The most common domains mediate interactions with other signaling proteins: 24 kinases contain Src homology 2 (SH2) domains that bind to phosphotyrosine residues; other domains link to small guanosine triphosphatase (GTPase) signaling (38 kinases with RhoGEF, RhoGAP, RBD, PBD, RGS, CNH, HR1, or TBC domains), lipid signaling (42 kinases with DAG_PE, C2, PX, or PH domains), and calcium signaling (28 kinases with CaM, IQ, or OPR/PB1 domains); target the protein to the cytoskeleton (seven kinases with spectrin, cofilin, myosin head, or FCH domains); or mediate interactions with other proteins (46 kinases: Death, SH3, SAM, LIM, or ankyrin domains) or RNA (three kinases with RRM, DSRM, and putative RNA binding Tudor domains). Most of the domains found in new or extended sequences are the same as those already seen in other family members, but some unpredicted domains are found, such as the previously unpublished leucine-rich repeat kinase (LRRK) family, containing arrays of leucine-rich repeats, as well as armadillo and ankyrin repeats.

Most of the 58 RTKs, 12 receptor serine-threonine kinases, and five receptor guanylate cyclases also have recognizable ligand-binding and other extracellular domains, along with clear signal peptides and transmembrane regions. Several nonreceptor tyrosine kinases are also targeted to the membrane by lipidation or protein-protein interactions. Three kinases are targeted to the endoplasmic reticulum, five or six are likely to be mitochondrial, and most of the rest are thought to be cytoplasmic, nuclear, or both.

Two hundred and sixty kinases contain no additional Pfam domains. Many are small proteins containing little more than an ePK domain and may be controlled by additional regulatory subunits, such as cyclins, which control CDK activity. Others contain conserved sequences that have not yet been classified as domains and whose functions are unknown.

Thirteen kinases have dual ePK domains, in which both domains appear to be active [six ribosomal S6 kinase (RSK) family kinases and two Trio family kinases] or the second domain is inactive (the four JAK family kinases and GCN2). The two RSK domains are involved in a kinase relay: Erk phosphorylates and activates the CAMK-group domain of RSK2, leading to autophosphorylation on a linker region that then allows PDK1 to phosphorylate and activate the second AGC-group kinase domain (34).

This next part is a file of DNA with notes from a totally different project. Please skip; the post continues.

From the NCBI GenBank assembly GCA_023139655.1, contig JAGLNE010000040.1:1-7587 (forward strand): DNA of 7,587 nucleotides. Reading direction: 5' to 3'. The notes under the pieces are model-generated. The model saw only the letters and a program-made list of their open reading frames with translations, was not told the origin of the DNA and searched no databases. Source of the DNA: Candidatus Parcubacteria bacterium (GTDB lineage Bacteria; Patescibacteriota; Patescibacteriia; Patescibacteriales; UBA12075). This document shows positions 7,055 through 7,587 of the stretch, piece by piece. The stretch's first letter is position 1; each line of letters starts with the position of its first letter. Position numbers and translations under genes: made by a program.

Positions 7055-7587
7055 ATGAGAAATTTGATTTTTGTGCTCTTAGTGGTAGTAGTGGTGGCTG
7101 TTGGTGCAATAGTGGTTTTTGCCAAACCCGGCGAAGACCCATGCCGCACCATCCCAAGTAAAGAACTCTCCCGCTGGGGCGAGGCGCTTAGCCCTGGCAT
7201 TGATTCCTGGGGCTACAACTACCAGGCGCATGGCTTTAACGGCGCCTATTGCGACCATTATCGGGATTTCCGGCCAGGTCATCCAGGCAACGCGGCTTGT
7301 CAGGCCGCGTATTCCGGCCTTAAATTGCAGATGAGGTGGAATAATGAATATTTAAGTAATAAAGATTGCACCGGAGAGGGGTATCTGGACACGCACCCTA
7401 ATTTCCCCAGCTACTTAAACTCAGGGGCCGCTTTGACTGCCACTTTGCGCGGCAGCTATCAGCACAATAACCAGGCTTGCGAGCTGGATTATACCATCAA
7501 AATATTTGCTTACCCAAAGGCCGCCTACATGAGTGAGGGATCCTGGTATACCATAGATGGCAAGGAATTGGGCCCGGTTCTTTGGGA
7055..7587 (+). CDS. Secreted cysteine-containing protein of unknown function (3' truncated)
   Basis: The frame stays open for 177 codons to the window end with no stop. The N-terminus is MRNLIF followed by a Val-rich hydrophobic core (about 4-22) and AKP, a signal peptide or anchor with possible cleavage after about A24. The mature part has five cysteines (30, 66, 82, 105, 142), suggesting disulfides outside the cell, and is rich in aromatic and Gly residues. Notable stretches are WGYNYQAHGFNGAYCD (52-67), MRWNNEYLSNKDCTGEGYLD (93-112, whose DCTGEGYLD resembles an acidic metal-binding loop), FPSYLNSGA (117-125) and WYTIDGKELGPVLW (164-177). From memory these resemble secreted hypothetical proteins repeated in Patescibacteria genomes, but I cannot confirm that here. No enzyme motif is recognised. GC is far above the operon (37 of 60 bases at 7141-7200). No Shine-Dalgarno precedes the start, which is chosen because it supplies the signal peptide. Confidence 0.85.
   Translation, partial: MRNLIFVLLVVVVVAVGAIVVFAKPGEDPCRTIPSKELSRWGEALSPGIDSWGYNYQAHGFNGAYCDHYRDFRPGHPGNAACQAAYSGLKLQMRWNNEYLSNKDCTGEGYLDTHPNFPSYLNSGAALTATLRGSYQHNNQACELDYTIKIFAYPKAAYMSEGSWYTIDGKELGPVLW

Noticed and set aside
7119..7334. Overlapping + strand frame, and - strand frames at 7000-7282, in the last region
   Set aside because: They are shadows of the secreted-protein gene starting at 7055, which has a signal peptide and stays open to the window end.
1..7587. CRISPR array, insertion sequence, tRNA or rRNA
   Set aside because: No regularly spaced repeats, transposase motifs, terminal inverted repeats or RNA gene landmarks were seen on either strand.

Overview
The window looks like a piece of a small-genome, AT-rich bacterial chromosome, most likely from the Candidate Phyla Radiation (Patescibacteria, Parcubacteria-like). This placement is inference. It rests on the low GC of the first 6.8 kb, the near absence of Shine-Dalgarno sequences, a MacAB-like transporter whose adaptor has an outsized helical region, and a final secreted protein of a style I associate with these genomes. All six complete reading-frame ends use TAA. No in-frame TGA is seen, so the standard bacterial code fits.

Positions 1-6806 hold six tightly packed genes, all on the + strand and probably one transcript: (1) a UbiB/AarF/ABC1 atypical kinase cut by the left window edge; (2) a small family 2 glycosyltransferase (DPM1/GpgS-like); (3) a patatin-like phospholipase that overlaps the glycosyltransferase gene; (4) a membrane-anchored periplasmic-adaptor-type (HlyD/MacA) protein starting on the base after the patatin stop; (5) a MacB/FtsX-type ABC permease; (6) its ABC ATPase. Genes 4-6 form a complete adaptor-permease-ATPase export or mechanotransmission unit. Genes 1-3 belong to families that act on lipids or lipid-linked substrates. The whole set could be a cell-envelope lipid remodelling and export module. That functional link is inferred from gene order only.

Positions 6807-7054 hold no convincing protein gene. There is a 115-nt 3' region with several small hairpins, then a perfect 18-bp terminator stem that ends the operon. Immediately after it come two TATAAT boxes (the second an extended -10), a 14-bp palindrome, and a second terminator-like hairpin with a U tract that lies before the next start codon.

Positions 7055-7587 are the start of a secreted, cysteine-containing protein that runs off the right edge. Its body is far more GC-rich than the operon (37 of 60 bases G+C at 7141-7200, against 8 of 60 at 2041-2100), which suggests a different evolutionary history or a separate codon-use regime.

Kinase Pseudogenes

The genome also contains many nonfunctional copies of kinase genes that are not expressed or encode degenerate, truncated proteins. These kinase pseudogenes are derived mostly from retroviral transposition and genomic duplications. Pseudogenes can confuse gene predictions, cross-hybridize with probes for functional genes, and contribute to disease by homologous recombination with their parental genes (35, 36). We identified 106 pseudogenes containing similarity to the ePK domain or to an aPK (table S4); several other pseudogene fragments that lack a kinase domain were found but are not included here. All but two pseudogenes have open reading frames (ORFs) interrupted by stop codons or frameshifts, which were verified by multiple independent sequence sources. These ORFs typically have high protein sequence similarity to a functional (“parent”) kinase; most are partial gene fragments. The two putative pseudogenes with complete ORFs (CK2a-rs and STLK6-rs) lack introns and obvious promoters, are absent from EST databases, have >98.5% DNA sequence identity to their parents, and contain remnants of polyA tails in their genomic sequences. They are probably young processed pseudogenes whose sequences have not yet diverged.

Seventy-five kinase pseudogenes lack introns. Some are duplications of intronless genes or of single exons of larger genes, but most appear to derive from viral retrotransposition of a processed transcript. Additionally, some intron-containing pseudogenes such as AurAps2 contain some parental introns but lack others, and may result from retrotransposition of a partially spliced transcript.

Twenty-nine kinase pseudogenes contain clear introns and probably arose by genomic duplication. In some cases, these are part of a large duplicon (2, 5) containing multiple duplicated genes. Such cases include two p70 ribosomal protein S6 kinase (p70S6K) pseudogenes, which appear to arise from intrachromosomal duplications of the p70S6K locus. These duplications are 20 kb and 70 kb in length, and are 90 to 95% identical in DNA sequence to the original locus.

A few pseudogenes have no obvious human parent but have functional orthologs in rodents and probably indicate the decay of previously functional genes. They include the polo-like kinase SGK384ps, whose mouse ortholog is intact, and the human orthologs of rat guanylate cyclases CGD and KSGC.

Although pseudogenes appear to be evolutionary relicts, some may have some residual or cryptic function. Many pseudogenes are transcribed: 26 kinase pseudogenes are seen in cDNA and EST databases (table S4), some represented by as many as 50 ESTs.

The prevalence of pseudogenes varies greatly between kinase families (Table 1) (table S4). The MARK (microtubule affinity-regulating kinase) family kinases displays the largest ratio of pseudogenes to functional genes (28/4), followed by p70S6K (4/1), Erk3 (4/1), phosphorylase kinase γ1 (3/1), and casein kinase 1α (3/1). Frequent copying of a gene by retroviral insertion might indicate a functional role for the gene in retroviral function, but no viral function or source for MARK genes is yet known.

Comparison with Sequence Databases